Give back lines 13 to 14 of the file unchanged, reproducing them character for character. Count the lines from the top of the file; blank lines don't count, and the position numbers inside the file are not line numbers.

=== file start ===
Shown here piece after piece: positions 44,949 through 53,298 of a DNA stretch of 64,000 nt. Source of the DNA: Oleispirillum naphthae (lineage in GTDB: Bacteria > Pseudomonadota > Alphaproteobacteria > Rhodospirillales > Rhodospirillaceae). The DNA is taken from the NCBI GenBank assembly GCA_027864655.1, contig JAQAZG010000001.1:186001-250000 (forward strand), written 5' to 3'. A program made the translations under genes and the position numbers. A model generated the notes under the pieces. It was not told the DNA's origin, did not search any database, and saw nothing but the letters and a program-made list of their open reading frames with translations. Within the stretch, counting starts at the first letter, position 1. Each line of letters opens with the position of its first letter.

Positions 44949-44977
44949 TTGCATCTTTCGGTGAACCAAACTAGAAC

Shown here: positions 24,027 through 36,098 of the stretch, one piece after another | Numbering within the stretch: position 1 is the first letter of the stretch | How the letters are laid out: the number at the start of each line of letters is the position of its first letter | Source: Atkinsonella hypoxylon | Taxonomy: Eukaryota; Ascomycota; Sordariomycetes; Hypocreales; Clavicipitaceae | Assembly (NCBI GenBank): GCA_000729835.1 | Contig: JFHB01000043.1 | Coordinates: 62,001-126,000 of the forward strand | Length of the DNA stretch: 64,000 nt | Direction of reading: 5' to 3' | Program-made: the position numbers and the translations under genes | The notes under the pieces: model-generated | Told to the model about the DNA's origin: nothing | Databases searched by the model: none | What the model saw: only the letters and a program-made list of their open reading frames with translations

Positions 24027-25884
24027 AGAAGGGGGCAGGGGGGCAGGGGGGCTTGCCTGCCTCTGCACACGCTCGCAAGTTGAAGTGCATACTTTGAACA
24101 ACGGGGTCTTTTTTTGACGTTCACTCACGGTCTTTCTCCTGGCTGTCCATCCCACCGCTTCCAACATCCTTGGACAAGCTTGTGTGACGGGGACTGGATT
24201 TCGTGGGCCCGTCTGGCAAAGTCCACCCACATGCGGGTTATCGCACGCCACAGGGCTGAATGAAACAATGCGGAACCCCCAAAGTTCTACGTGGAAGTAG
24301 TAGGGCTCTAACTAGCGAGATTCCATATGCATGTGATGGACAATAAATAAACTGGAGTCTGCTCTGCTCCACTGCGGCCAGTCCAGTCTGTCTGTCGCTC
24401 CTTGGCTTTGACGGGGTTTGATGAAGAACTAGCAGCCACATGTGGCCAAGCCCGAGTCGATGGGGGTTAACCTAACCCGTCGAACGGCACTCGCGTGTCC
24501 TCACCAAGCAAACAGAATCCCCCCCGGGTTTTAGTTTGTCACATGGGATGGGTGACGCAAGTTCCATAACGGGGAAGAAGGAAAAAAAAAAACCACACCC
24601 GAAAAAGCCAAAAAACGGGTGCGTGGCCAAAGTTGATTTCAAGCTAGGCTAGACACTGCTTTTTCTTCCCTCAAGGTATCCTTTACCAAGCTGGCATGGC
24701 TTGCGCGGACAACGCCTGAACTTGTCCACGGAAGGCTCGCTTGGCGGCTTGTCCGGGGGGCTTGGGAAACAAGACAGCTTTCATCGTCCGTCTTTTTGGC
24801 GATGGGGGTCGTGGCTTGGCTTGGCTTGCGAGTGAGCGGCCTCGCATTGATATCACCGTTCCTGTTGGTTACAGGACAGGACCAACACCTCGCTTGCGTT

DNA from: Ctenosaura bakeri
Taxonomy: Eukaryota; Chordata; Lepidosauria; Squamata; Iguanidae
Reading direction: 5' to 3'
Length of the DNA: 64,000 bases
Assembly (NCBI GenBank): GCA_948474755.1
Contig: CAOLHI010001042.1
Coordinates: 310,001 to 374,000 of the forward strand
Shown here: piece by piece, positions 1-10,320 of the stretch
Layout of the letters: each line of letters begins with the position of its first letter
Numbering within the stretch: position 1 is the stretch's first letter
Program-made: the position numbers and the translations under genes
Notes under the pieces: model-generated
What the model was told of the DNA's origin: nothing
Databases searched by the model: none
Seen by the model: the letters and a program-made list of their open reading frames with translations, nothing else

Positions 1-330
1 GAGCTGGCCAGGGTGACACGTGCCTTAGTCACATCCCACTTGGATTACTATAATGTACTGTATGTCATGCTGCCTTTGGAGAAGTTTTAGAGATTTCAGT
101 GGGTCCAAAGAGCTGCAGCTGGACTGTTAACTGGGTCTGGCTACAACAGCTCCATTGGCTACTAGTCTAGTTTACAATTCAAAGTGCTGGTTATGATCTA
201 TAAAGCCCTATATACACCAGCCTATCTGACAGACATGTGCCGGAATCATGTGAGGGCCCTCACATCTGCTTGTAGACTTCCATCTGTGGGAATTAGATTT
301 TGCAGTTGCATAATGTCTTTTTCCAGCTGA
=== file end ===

24701 TTGCGCGGACAACGCCTGAACTTGTCCACGGAAGGCTCGCTTGGCGGCTTGTCCGGGGGGCTTGGGAAACAAGACAGCTTTCATCGTCCGTCTTTTTGGC
24801 GATGGGGGTCGTGGCTTGGCTTGGCTTGCGAGTGAGCGGCCTCGCATTGATATCACCGTTCCTGTTGGTTACAGGACAGGACCAACACCTCGCTTGCGTT